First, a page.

Shaping the island’s charging EV infrastructure

A rapid transition would enable a faster route towards accessibility to charge infrastructure, enabling Malta to be on the forefront of the European electromobility transition

Malta has pledged carbon neutrality by the end of 2050. The switch towards electric vehicles (EVs) will play a crucial role in achieving this goal. We have observed that the rate of adoption of electric passenger vehicles has increased these past years.

As of March 2022, Malta has 6,000 registered electric vehicles on its road, a far cry from the 2,000 vehicles registered just two years before. This is thanks to the government’s commitment to incentivise the uptake of electric cars through a series of measures, one of which is a substantial grant for individuals and companies who want to scrap their current car and purchase a Battery Electric Vehicle.

Up until a few years ago, the main concerns for car owners purchasing an EV were price and driving range. Subsidising purchases of EVs will only do so much to get Malta to move away from conventional, fossil fuel-powered cars. Today, not having adequate charging infrastructure to support the shift towards electrification, is one defying factor in the purchase of EVs.

Since 2021, we have prioritized the increase in the availability of this infrastructure, with the aim of enacting vast networks of publicly accessible charging infrastructure. Through an investment of €3 million, from the existing 102 charging points, the amount of charging infrastructure in Malta more than tripled to 362 charging points in 70 localities; 44 of which are the first fast chargers to be introduced in Malta.

Improving infrastructure to support EVs is just as important as getting customers to buy them. For this reason, public chargers will support ad-hoc charging and an instant payment system without pre-established contracts or monthly service fees. The system is being managed by a private operator through a mobile application; “Charge my Ride”, which is compatible with both iOS and Android phones.

With a user-friendly design, a pay-as-you-go service with no subscription fees, a simplified registration process and an active charging pillar network map, this new system aims at making it easier for EV owners to find a charging pillar in their vicinity.  Further information on the use of the mobile app and corresponding rates can be found on the website

In its first six months of use, the Charge my Ride system registered around 1,700 new users and more than 8,000 charges across the islands. This is tangible proof that change is happening, and that further investment is needed to strengthen the public’s confidence in EV uptake.

In parallel, Malta’s first National Policy and Regulation for Electric Vehicle Public Charging Infrastructure is aimed at opening the market to private investment for public charging infrastructure accessible to the general public. Through a liberalised market, Charging Pillar Operators (CPO) will no longer need bilateral agreements with other operators. Instead, a centralised system will bring together a platform of operators competing for the unit costs of their electricity.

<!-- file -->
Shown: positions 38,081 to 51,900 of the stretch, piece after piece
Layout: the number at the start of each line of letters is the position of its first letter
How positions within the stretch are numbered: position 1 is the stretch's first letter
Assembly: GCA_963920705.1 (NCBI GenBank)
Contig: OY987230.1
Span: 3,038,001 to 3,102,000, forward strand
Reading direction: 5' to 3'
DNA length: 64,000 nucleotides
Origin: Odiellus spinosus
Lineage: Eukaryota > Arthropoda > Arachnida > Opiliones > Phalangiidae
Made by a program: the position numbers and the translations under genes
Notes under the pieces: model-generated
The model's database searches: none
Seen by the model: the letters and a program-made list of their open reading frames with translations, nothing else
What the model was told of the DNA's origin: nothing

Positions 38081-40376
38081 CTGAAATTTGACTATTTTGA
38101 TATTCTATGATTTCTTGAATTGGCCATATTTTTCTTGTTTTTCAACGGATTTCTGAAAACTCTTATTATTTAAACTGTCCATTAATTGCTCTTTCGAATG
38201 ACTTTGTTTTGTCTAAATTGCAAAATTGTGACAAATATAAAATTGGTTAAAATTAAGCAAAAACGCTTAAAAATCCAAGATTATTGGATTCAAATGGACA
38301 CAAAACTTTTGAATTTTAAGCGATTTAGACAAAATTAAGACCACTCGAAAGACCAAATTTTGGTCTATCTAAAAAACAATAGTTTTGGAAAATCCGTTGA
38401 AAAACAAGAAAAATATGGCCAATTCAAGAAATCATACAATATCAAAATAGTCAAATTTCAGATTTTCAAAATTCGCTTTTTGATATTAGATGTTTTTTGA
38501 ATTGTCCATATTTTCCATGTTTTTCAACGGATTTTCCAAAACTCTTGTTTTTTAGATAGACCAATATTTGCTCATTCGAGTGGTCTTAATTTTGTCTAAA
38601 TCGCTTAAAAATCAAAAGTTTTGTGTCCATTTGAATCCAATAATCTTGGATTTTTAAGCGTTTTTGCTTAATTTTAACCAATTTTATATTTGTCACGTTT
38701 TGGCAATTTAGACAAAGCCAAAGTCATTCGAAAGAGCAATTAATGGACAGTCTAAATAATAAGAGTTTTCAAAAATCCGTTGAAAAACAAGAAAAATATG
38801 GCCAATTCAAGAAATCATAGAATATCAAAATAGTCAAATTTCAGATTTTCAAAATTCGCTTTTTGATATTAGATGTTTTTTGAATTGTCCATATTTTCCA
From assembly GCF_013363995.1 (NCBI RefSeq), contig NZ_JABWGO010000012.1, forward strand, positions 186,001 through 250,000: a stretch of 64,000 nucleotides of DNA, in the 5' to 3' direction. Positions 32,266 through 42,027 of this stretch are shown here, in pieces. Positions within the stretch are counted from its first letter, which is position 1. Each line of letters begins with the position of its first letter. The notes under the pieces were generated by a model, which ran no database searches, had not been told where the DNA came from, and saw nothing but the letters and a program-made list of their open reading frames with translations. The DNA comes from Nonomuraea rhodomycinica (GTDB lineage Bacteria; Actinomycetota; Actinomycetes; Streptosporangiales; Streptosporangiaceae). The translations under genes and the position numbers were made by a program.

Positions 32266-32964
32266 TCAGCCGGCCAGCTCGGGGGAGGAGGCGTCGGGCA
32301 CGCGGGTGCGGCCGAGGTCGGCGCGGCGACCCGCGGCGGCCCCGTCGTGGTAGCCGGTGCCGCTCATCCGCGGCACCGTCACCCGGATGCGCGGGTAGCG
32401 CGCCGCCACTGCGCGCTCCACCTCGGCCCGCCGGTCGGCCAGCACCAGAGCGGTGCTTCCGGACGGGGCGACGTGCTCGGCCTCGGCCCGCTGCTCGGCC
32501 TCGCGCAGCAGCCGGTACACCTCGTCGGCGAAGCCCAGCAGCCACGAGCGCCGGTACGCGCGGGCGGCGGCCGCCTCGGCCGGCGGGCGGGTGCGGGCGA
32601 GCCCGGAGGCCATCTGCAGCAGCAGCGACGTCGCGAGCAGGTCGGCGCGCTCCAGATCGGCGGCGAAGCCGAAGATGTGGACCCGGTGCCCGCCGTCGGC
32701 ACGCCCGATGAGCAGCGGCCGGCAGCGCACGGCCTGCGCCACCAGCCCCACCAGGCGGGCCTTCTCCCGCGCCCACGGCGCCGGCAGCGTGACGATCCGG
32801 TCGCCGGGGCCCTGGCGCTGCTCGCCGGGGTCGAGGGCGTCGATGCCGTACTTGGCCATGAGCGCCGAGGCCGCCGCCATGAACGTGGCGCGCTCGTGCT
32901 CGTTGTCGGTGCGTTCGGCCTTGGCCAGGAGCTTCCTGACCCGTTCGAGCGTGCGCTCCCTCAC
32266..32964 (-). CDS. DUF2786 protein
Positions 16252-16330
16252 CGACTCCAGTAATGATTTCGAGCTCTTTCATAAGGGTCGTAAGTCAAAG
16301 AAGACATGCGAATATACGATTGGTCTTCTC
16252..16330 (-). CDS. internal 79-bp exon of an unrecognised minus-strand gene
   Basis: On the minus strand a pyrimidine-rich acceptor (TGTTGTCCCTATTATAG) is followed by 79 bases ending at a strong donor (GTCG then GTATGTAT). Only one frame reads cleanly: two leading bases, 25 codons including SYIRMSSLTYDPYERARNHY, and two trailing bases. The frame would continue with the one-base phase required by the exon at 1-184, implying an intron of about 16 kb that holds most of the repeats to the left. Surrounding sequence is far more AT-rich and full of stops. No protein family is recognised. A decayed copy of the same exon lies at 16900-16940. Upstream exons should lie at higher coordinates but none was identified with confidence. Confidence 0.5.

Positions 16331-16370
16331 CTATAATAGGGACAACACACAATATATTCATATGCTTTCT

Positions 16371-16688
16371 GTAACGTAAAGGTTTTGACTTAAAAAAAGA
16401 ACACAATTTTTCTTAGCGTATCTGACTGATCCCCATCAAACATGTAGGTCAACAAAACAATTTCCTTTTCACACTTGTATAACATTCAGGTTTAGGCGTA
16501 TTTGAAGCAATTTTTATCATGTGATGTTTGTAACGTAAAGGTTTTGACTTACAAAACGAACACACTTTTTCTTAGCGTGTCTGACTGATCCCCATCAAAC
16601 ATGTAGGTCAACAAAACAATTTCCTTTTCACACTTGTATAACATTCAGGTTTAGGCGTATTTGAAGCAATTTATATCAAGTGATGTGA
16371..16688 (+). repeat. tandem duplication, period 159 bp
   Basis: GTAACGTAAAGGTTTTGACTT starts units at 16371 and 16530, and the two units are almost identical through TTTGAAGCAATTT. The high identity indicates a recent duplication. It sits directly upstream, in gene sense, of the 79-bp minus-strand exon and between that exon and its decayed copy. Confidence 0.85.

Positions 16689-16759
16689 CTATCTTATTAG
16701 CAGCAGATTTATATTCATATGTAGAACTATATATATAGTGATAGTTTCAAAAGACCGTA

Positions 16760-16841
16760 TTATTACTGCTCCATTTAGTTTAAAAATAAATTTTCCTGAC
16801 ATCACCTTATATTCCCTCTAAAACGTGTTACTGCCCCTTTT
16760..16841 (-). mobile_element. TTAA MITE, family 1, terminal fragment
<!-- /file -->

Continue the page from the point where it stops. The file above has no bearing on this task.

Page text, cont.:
To incentivize this, new competitive electricity rates for electric vehicle users have been launched using a system of on and off-peak hours, for both residential and non-residential charging. Not only will EV owners pay less to charge their EV, but also benefit from one of the cheapest EV tariffs in Europe, as such they will also be reducing unnecessary pressures on the grid. This new system will help us achieve our targets by emphasising the shift towards a competitive market whilst harmonising payment systems with minimum requirements

I strongly believe that we cannot stop here. Now that we have triggered the momentum to shift our transport sector towards electromobility, we must continue to invest in this transition. The government is committed to a long-term, holistic vision on charging infrastructure addressing citizens and enterprises alike.

Over the next years, through national and EU funds, the Ministry for Environment, Energy and Enterprise will be installing a further 1,200 charging points, resulting in more than 750 charging pillars by 2024. Private companies will also be able to benefit from tax credits of up to 50% on the purchase of EVs, up to €50,000, as well as a no-interest loan from the Malta Development Bank for the investment in charging infrastructure.

Apart from the public infrastructural improvements and incentives available, there are other considerations which cannot be overlooked. One of which is the need for increase of private charging infrastructure in commercial areas.

This rapid transition would enable a faster route towards accessibility to charge infrastructure while enabling Malta to be on the forefront of the European electromobility transition. As the demand for the use of EVs is rising, we need a qualified workforce to handle EV repairs and adequate repair facilities which cater for both EVs and ICE vehicles. Electromobility can no longer be pursued in isolation.

We need academia, private investors, industry and government alike to play their part in facilitating this shift. Electric vehicles can and should be the way forward for Malta’s transport sector.

Now that the Government is actively working towards this change, it is time for you, as an individual and as a businessperson to also make this positive transition.